A MISSION FOR VETERANS AND ALL AMERICANS THIS VETERANS DAY

 

By Fred Wellman, Lincoln Project Senior Advisor

 

Seventy veterans and current service members are facing jail time for their participation in the violent assault on the U.S. Capitol last January 6th. According to CNN’s analysis, more than one in ten of all the defendants charged to date have served in the military, where less than one in seven Americans are veterans. This disproportionate number should serve as a wake-up call to every American and cannot be ignored as we honor the service of the approximately 18 million living veterans this November 11th. It should also remind us that we, as a nation, face a pivotal moment in our nation’s history.

It’s hard to believe that just one year ago on Veteran’s Day we were reveling in the afterglow of a hard-fought national campaign that found Donald Trump leaving office after four years of chaos and political insanity. At that point hundreds of thousands of Americans were dead from the rampaging COVID pandemic. A summer of the largest civil rights demonstrations in our nation’s history had been met with violence right in front of the White House, and our political landscape had never seemed so divided. We looked forward with hope to a return of decency to the seat of government.

That hope was snuffed out as rioting followers of Donald Trump beat police, broke down the doors, and invaded our Capitol to stop the certification of his election loss. We would find out the next day that the one protestor killed by police defenders was an Air Force veteran and, on the other side of the fight, another Air Force veteran was lost, officer Brian Sicknick. You could not imagine a clearer painting of the stark divide we face as a nation and as a veteran community.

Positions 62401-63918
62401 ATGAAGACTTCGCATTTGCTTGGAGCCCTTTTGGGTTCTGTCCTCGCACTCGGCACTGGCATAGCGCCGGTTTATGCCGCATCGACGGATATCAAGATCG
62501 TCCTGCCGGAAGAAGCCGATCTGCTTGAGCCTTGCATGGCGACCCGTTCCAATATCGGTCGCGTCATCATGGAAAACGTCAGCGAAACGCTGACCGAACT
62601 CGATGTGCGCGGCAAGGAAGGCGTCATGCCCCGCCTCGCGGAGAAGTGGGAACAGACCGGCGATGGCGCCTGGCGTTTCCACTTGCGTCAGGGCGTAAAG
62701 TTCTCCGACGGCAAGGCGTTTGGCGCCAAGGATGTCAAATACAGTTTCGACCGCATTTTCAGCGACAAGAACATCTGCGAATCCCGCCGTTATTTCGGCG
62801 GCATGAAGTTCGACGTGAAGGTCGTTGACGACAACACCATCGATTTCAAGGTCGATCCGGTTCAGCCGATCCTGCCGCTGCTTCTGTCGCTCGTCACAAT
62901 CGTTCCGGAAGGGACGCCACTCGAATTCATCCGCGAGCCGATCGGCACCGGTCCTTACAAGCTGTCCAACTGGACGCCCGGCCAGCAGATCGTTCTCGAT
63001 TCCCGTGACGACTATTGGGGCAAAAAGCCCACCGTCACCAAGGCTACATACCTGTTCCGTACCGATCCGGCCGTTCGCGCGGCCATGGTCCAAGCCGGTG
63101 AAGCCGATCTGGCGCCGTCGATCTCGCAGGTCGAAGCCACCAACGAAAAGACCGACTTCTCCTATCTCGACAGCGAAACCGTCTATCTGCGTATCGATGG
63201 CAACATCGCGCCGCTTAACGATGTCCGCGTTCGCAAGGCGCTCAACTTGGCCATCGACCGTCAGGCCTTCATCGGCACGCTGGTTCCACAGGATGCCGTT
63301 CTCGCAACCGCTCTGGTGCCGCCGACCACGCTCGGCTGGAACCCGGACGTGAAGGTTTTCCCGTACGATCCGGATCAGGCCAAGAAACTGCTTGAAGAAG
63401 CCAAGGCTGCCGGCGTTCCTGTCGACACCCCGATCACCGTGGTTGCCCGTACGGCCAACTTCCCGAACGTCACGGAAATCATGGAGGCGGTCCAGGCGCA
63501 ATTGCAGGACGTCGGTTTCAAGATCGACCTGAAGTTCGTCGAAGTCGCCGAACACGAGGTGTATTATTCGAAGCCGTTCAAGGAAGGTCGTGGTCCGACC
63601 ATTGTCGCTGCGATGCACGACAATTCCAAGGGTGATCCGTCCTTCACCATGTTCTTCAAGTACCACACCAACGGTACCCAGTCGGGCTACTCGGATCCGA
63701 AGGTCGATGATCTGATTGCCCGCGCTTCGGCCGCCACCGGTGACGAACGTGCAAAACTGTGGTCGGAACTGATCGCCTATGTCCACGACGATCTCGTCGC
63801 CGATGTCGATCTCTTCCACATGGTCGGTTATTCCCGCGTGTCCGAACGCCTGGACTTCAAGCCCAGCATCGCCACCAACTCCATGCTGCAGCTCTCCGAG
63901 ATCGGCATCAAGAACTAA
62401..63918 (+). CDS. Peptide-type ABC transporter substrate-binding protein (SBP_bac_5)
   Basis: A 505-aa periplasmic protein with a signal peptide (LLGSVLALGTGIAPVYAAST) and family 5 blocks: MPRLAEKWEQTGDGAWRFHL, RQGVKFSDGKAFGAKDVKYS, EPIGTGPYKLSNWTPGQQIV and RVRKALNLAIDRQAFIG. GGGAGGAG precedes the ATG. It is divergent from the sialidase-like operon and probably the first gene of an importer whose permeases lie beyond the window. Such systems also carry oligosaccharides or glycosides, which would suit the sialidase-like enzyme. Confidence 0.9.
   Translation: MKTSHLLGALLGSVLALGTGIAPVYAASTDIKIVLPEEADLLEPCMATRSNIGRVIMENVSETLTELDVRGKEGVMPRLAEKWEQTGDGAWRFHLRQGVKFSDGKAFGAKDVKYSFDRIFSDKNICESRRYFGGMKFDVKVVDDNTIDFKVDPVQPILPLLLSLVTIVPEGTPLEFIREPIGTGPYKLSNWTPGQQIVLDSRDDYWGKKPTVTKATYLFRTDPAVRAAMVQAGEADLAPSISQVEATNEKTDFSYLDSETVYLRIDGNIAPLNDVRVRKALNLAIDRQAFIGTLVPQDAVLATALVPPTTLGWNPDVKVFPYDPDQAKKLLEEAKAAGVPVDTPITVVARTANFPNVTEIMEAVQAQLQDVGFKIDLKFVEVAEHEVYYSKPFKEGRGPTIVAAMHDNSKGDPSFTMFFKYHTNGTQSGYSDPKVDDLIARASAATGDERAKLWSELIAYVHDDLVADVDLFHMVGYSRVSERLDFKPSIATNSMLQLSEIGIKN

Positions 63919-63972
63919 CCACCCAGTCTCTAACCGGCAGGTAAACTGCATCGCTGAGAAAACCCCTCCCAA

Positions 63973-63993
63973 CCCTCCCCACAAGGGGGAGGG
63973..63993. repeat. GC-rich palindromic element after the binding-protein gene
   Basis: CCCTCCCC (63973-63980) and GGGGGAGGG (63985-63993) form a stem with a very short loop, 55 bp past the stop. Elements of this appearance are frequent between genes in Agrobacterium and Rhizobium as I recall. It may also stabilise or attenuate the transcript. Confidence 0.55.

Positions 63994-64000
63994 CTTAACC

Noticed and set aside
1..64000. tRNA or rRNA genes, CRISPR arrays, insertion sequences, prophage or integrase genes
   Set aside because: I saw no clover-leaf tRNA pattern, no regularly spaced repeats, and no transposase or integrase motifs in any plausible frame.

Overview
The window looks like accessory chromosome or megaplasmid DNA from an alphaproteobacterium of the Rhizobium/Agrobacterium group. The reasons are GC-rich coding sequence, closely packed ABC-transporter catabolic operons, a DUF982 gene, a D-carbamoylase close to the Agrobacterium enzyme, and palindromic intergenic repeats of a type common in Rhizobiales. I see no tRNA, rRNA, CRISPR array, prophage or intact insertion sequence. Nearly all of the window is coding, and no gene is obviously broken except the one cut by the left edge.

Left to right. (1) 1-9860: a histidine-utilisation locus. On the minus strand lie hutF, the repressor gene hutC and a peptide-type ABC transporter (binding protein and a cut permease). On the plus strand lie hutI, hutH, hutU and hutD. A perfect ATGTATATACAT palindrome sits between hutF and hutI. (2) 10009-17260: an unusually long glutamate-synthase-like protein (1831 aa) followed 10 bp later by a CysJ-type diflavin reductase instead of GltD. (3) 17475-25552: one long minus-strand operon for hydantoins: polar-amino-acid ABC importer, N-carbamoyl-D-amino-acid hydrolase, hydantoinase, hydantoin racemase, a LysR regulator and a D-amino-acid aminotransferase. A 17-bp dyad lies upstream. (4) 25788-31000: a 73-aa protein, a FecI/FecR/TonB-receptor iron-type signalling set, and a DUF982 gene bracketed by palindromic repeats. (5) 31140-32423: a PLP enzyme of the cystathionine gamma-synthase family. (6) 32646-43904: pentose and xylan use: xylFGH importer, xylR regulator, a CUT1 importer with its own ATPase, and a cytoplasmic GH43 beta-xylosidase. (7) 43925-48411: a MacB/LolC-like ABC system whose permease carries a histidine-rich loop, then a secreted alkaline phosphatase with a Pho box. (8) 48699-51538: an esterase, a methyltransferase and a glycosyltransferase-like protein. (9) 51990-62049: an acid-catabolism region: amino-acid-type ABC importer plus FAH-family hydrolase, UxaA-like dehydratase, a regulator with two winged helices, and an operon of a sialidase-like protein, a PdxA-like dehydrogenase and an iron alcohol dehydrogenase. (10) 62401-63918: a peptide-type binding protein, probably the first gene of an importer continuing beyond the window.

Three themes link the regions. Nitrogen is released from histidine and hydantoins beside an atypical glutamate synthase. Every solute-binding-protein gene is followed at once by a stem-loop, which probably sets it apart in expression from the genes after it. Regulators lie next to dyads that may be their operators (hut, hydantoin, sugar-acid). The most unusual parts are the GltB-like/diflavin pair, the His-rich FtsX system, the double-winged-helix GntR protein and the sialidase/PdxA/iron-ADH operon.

Each service member who joins the military swears an oath – not to the President, or any person at all. The oath is sworn to the Constitution. It’s simple:

I do solemnly swear that I will support and defend the Constitution of the United States against all enemies, foreign and domestic; that I will bear true faith and allegiance to the same; and that I will obey the orders of the President of the United States and the orders of the officers appointed over me, according to regulations and the Uniform Code of Military Justice. So help me God.”

Never in our lifetimes did most of us who served ever believe that the domestic enemy’s portion of that pledge would be a real possibility, and I’m not sure any more of us ever dreamed it may be fellow veterans in their ranks. The efforts by Donald Trump, the GOP, media collaborators, and their supporters to divide our nation and roll back the democratic values that are the bedrock of our Republic infected every aspect of our national psyche and continue unabated, including in our veteran community.

As we honor veterans this year let’s also remember what it is they swore to defend. Remember that our higher calling of service is to the entire nation and not a political party or movement. Remember that we have never had a military coup and the apolitical military is a foundation of our Constitutional republic.